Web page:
- Moderna, working together with the U.S. National Institutes of Health, will start in July a 30,000-person, placebo-controlled study of its experimental coronavirus vaccine, one of the most advanced candidates in the global race to develop a preventive treatment for COVID-19.
- The Phase 3 trial's main goal, finalized after discussions with the Food and Drug Administration, will be to show whether Moderna's vaccine can prevent symptomatic coronavirus disease, the biotech said Thursday. Secondary measures will test the vaccine's effectiveness in keeping people from getting infected or from being hospitalized.
- Moderna's study is one of three massive, late-stage vaccine trials that are expected to begin within the next few months. The tests, which will also involve candidates from AstraZeneca and Johnson & Johnson, are part of the U.S. government's exceedingly ambitious "Operation Warp Speed," which aims to bring a vaccine to market by early next year.
From the outset of coronavirus' spread around the world, Moderna has been a frontrunner in designing, constructing and putting into testing a vaccine for the virus, which has now infected more than 7 million people globally.
The Phase 3 study plans announced Thursday would keep Moderna at the forefront, and are the first to be detailed for any vaccine candidate.
The roughly 30,000-participant trial would be co-run by the National Institute of Allergy and Infectious Diseases, the agency that led the Phase 1 study of Moderna's vaccine, dubbed mRNA-1273.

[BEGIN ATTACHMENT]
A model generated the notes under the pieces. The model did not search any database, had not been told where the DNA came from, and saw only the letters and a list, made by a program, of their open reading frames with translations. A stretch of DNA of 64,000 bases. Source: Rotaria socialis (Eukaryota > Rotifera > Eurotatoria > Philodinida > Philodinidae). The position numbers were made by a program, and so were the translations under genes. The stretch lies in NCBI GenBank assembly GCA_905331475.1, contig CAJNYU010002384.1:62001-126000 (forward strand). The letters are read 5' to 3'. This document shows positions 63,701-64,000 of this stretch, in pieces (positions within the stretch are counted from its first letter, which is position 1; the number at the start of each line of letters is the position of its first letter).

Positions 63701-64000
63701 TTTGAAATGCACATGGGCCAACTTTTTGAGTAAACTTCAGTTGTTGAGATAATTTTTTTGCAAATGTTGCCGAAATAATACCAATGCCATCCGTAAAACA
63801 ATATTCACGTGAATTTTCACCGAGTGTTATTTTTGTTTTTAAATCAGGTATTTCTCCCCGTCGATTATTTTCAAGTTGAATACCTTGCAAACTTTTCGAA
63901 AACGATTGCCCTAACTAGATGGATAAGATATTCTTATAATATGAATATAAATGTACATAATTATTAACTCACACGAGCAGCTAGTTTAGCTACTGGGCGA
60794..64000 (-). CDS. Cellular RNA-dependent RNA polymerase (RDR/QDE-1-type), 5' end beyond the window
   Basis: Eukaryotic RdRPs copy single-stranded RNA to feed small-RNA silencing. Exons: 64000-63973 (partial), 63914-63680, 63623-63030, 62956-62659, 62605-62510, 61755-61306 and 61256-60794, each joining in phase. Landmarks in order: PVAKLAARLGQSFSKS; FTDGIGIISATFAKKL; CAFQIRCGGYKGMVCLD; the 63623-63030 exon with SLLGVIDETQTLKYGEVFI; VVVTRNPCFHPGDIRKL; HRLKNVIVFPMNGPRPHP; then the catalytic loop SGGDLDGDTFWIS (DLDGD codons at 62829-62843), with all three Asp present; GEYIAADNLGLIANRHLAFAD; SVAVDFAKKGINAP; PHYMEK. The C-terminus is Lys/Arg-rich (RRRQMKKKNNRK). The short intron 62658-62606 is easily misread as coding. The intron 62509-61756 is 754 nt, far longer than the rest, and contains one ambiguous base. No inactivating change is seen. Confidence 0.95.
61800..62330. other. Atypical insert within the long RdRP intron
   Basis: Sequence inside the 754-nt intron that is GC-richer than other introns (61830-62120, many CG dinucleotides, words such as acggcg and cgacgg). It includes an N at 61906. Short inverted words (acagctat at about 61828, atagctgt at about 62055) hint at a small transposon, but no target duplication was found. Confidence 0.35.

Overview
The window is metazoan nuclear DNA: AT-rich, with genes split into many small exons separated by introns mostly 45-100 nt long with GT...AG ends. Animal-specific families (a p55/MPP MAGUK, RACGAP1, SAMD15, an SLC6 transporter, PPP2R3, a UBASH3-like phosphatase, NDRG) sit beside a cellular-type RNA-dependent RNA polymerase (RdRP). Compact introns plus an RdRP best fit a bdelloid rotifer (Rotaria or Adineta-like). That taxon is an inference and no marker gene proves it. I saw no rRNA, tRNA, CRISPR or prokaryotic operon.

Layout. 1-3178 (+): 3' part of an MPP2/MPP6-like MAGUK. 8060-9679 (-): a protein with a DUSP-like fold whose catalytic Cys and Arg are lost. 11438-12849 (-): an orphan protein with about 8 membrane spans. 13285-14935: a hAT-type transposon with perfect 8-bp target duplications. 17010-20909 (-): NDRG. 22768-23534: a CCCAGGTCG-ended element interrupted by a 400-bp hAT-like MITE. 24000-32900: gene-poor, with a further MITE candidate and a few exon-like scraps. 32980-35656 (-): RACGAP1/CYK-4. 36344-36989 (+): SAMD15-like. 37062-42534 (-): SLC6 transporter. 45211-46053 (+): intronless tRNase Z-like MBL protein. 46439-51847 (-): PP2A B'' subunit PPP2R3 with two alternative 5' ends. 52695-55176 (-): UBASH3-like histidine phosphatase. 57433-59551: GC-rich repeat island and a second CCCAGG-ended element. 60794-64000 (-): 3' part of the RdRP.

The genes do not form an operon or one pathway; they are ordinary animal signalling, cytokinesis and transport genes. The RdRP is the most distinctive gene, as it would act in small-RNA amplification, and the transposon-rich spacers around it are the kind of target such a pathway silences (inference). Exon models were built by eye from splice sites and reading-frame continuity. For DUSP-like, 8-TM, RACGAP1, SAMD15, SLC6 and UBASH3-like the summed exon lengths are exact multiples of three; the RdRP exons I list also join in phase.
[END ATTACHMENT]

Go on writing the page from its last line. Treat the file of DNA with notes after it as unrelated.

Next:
Study volunteers would be randomized to receive either placebo or mRNA-1273, with an equal chance of getting either. Notably, the study's main goal won't be whether the vaccine prevents infection altogether, but rather whether mRNA-1273 stops people from developing COVID-19.
Moderna will use a 100 microgram dose of its vaccine, the higher of two doses now being tested in an ongoing Phase 2 trial. The company hopes that dose will maximize the sought-after immune response, while still being safe.
In the NIAID-run Phase 1 trial, volunteers given the 100 mg dose experienced mostly mild injection site reactions, while some people in a third, higher dose initially tested had severe fever-like symptoms.
But choosing the 100 mg dose will come at a cost. When Moderna signed a manufacturing deal with Swiss firm Lonza, it projected being able to make 1 billion doses each year, assuming a 50 mg dose. With the 100 mg dose now selected, Moderna said it and Lonza could make 500 million doses per year, and "possibly" up to 1 billion by next year.
So far, only snippets of data are available for Moderna's vaccine. Summary results released in a statement by the company indicated eight participants in the Phase 1 trial produced antibodies capable of neutralizing the coronavirus in test tubes.
It's unclear, however, how meaningful the immune response the vaccine produces is and how long it will last. The NIH is submitting the results from that initial study to a peer-reviewed medical journal, Moderna said Thursday.
More answers could come from the Phase 2 study currently underway. Moderna has fully enrolled a 300-participant group of adults between 18 and 54 years old, as well as a smaller 50-volunteer "sentinel" group of older adults that's meant to evaluate the vaccine's safety in a frailer population. Participants are receiving two shots of the 50 mg or 100 mg dose, or placebo. They'll be monitored for a year after the second vaccination.
Though Moderna is the first to detail a late-stage study, others should soon follow. The Wall Street Journal, citing an NIH researcher, reported earlier this week that AstraZeneca could start a Phase 3 trial of its vaccine in August, and J&J could follow in September.
For J&J, a target date of September is an acceleration of several months from its original plans, which had set September as the initial start of human testing. Now, J&J expects to begin a Phase 1 trial in the U.S. and Belgium sometime in the second half of July.